The biggest problem with this collection is the scripts. John Taylor's six stories are rather weak, and do not exactly feel like Doyle's writing. Granted, Taylor does have a few good plot devices thrown in here and there. In synopsis form, each of the six stories presents us with a thrilling, blood-and-thunder story. Just to show you what I mean, I will give you a brief, one-sentence synopsis of each story.
"The Wandering Corpse" - A professor who claims to have discovered how to resurrect the dead has died, but his body has disappeared from his coffin.
"The Horror in Hanging Wood" - A man's mutilated corpse is discovered in a supposedly haunted woodland.
"The Paddington Witch" - It seems every possible that a friend of Mrs. Hudson's practices the occult when one of her enemies dies, burned to a crisp.
"The Phantom Organ" - An church organ with no player foretells the death of a noble family.
"The Devil's Tunnel" - A woman disappears as a train enters a tunnel, only seconds after speaking to Dr. Watson who is seated directly beside her.
"The Battersea Worm" - A man is found dead in his room, but the only entrance to that room is by a heavily guarded elevator.
The six stories which make up "The Unopened Casebook of Sherlock Holmes" sound fantastic. However, when Taylor must extrapolate upon those basic outlines, the stories fall apart. The other problem is that each story is only half-hour in length, which hardly gives us enough time for any proper character development or real detective work to be done on Holmes' part. The latter two stories don't feature the detective right away, and so his appearances in the two stories is decidedly minimal.
|John Taylor's book on which the|
six audio dramas were based
Callow is a wonderful Holmes - and he is easily the best thing about these productions. His performance is fantastic and one can easily imagine him as Doyle's Holmes. It's upsetting that he is so underused in these six stories since his performance is so good. The same honestly cannot be said for Nicky Henson. Although his performance presents us with a level-headed, humane doctor, I just couldn't take him all that seriously. He never bumbles or blusters, but he might as well. This is Nigel Bruce's Watson personified - albeit perhaps a bit more serious. Also, Henson cannot raise the level of some of the writing above what it is. The writing is such that it sounds as though this a throwback to the radio productions of the 1940's (you know, "Look Holmes, I'm stating the obvious for the benefit of our listeners since they can't see us").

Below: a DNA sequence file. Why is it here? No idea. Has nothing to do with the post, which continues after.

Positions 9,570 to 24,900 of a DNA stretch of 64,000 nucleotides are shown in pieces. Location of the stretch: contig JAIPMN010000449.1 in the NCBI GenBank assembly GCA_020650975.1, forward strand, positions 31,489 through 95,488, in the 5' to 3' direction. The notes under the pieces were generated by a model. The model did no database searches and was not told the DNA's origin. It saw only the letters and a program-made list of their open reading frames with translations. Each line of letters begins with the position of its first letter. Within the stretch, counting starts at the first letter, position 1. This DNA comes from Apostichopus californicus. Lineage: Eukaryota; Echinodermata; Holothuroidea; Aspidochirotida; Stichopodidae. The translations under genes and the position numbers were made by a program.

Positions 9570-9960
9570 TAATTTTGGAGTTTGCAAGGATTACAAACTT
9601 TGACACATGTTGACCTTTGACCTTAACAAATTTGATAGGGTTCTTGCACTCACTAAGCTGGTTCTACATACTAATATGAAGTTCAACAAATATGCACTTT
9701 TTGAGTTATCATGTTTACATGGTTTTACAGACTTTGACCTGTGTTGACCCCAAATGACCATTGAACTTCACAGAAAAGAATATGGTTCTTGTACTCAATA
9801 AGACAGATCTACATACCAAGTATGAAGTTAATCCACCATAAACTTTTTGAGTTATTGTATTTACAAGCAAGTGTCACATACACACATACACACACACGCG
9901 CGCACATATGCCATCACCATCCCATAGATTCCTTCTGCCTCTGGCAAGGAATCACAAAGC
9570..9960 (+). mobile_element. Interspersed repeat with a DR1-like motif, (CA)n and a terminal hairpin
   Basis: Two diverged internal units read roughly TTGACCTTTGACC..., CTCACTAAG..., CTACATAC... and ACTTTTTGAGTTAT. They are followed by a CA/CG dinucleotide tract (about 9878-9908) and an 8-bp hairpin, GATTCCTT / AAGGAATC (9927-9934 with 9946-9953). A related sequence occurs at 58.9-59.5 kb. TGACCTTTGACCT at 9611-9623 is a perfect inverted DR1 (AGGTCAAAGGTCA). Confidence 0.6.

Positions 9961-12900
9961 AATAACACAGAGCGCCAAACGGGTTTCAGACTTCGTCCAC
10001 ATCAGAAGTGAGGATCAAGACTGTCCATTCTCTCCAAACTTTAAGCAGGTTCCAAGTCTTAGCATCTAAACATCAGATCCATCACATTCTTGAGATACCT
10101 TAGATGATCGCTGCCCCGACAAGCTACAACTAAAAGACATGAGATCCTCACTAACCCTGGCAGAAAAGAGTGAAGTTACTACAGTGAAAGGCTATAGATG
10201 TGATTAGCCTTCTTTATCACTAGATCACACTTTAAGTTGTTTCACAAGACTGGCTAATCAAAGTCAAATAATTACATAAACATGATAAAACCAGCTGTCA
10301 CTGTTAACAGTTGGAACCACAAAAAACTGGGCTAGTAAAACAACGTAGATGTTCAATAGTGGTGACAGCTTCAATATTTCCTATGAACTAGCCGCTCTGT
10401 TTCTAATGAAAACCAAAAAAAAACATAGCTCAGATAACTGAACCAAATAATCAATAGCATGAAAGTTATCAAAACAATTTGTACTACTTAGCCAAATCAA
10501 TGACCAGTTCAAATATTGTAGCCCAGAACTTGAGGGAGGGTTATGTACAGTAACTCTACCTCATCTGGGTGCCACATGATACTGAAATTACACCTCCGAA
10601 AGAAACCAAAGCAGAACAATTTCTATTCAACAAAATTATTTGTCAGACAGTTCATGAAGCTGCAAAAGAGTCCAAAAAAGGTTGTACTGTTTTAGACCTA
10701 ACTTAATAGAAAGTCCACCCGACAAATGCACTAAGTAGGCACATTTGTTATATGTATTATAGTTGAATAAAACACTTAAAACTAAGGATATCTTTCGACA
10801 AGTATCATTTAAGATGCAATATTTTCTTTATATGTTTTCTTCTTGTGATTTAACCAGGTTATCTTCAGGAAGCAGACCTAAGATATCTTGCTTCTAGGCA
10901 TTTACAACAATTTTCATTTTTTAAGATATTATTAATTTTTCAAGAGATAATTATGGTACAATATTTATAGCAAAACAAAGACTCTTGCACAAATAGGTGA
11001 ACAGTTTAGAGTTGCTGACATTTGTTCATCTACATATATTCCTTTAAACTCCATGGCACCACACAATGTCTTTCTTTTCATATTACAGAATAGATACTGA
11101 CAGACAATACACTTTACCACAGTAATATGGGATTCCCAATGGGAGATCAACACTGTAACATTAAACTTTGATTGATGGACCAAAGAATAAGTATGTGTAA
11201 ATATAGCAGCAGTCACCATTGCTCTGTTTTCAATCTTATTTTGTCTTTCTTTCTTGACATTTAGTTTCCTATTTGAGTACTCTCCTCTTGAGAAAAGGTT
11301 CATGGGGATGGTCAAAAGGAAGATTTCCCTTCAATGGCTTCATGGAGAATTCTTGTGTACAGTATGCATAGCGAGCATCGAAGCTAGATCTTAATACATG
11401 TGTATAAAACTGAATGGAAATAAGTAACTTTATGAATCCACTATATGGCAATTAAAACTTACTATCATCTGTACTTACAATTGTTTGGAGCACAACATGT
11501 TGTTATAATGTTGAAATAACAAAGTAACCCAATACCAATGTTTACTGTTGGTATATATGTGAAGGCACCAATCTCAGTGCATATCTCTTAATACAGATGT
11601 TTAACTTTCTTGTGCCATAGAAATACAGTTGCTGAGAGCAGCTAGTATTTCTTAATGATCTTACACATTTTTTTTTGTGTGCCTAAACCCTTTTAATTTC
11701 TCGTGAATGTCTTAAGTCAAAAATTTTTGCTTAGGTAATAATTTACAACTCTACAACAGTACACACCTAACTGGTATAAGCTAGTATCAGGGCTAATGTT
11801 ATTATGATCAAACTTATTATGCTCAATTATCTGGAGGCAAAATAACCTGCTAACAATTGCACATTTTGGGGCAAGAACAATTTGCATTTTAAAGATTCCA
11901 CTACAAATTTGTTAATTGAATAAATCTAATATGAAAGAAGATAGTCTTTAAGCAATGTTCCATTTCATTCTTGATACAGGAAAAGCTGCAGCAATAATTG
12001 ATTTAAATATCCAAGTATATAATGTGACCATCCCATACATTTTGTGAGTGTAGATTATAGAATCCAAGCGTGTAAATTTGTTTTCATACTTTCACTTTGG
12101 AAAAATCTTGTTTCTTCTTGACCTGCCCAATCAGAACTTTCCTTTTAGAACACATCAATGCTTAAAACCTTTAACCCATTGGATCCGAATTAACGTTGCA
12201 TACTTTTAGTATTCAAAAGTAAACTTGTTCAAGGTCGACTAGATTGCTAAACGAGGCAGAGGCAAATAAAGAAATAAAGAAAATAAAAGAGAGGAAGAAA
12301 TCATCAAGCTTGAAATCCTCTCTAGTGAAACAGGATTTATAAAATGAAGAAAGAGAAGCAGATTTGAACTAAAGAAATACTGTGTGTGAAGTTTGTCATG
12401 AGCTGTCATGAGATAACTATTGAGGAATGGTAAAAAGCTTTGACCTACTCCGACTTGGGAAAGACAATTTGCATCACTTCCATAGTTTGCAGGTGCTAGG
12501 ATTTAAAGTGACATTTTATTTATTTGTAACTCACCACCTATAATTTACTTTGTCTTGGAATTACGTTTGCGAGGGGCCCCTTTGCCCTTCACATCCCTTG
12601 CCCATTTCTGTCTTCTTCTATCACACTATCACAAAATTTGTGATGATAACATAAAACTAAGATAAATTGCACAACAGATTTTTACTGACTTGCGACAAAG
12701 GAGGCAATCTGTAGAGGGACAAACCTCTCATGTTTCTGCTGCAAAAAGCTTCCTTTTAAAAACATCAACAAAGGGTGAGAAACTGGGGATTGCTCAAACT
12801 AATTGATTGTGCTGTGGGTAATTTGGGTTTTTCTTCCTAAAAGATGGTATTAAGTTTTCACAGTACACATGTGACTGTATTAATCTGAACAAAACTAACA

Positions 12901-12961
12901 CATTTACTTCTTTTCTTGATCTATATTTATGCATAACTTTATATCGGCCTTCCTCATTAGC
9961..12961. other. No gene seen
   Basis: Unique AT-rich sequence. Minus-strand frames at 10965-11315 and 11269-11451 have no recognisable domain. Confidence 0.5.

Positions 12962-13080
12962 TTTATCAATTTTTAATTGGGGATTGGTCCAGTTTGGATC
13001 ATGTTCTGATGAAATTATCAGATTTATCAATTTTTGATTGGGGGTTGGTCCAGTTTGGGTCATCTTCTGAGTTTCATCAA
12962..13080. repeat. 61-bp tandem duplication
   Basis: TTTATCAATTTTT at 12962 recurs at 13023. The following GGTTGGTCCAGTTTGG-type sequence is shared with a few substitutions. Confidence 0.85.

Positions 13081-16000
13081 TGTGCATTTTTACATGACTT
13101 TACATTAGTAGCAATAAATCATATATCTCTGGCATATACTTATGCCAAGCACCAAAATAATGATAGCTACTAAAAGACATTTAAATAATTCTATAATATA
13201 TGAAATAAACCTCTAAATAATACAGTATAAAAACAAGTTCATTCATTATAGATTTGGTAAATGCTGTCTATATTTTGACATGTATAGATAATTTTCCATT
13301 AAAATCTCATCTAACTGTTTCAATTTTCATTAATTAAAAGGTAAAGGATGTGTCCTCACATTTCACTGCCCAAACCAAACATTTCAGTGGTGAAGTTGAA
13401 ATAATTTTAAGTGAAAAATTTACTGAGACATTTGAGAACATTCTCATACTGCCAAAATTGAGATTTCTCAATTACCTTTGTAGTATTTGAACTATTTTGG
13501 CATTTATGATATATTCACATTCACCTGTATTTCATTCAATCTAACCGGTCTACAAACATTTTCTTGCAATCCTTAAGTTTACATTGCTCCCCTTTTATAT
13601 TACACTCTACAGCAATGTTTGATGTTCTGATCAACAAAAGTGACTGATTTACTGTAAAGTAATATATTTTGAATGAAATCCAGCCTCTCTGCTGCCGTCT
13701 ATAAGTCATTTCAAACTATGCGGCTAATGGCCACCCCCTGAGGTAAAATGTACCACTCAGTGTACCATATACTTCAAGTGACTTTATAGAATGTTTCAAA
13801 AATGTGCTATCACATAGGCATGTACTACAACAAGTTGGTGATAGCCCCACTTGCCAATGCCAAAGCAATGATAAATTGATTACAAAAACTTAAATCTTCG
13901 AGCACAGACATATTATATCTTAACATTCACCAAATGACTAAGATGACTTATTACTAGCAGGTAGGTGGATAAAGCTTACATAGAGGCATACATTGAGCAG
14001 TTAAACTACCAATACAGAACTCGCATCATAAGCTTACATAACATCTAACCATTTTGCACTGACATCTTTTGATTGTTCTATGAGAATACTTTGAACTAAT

For A Sherlockian completest, "The Unopened Casebook of Sherlock Holmes" may be an interesting treat. Otherwise, it can honestly be skipped over and not much is missed. Simon Callow does turn in a solid performance as Sherlock Holmes, and one wishes that he could have gotten the opportunity to do more. My final verdict is that "The Unopened Casebook of Sherlock Holmes" gets a lowly 2.5 out of 5.
Take the Poll: By the way, answer the poll which I have posted on the blog. Due to my interest in Sherlockian audio, who do you think delivered the best performance as Holmes on audio? Was it Basil Rathbone who is forever famous for the role on screen and radio? Clive Merrison who starred in the adaptations of the canon done of BBC4? Simon Callow, who despite the lowly ranking of "The Unopened Casebook of Sherlock Holmes" delivered a grand performance? Or perhaps Nicholas Briggs, who stars as the detective in the excellent recordings from Big Finish Productions. Or is it somehow else? Take the poll, and if your favourite ins't on there, leave a comment below.
Ooh, I don't know if I can give a fair answer to this poll question. The only one I've listened to extensively is Rathbone, and I don't think I've listened to any of Briggs' stuff! Based on my limited experience I'd have to go for Rathbone here, but that's probably unfair to the rest!ReplyDelete